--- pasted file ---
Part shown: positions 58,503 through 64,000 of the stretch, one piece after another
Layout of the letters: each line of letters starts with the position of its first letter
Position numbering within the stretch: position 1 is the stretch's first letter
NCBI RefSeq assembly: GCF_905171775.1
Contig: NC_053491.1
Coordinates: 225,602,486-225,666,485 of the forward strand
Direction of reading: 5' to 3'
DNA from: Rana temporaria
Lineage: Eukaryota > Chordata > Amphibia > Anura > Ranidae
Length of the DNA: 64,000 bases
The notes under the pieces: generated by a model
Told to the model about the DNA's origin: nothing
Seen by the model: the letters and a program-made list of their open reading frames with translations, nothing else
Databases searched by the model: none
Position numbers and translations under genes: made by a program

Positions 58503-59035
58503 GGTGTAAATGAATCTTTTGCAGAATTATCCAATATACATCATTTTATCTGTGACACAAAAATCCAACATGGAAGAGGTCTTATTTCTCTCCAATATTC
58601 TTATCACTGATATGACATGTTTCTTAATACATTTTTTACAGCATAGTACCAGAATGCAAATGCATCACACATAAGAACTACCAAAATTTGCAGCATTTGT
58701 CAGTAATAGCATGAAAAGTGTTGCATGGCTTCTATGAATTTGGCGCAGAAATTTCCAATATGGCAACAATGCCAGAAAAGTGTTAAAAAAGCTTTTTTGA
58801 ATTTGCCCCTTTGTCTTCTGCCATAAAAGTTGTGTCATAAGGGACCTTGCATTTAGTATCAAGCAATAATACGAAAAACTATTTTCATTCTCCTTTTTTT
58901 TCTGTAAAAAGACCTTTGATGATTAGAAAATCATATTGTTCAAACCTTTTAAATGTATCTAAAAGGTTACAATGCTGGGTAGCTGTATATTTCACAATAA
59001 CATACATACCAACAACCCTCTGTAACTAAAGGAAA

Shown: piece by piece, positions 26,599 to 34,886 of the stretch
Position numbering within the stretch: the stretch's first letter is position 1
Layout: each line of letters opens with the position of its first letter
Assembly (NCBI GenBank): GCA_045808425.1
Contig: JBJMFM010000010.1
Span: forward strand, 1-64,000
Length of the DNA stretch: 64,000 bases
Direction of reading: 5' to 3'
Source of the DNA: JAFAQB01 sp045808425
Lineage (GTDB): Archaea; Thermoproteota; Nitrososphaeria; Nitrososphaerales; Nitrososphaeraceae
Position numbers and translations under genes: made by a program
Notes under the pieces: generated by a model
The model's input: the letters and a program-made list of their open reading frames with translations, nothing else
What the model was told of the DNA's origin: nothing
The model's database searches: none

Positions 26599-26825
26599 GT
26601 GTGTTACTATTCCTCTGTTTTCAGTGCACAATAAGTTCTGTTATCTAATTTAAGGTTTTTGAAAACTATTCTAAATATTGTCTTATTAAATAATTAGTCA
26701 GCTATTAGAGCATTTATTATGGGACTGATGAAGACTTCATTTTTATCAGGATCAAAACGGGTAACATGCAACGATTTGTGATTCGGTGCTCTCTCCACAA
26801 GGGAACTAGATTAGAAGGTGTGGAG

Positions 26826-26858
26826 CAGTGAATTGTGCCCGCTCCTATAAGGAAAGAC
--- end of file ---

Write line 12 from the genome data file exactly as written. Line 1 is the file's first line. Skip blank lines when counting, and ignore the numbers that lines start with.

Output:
Told to the model about the DNA's origin: nothing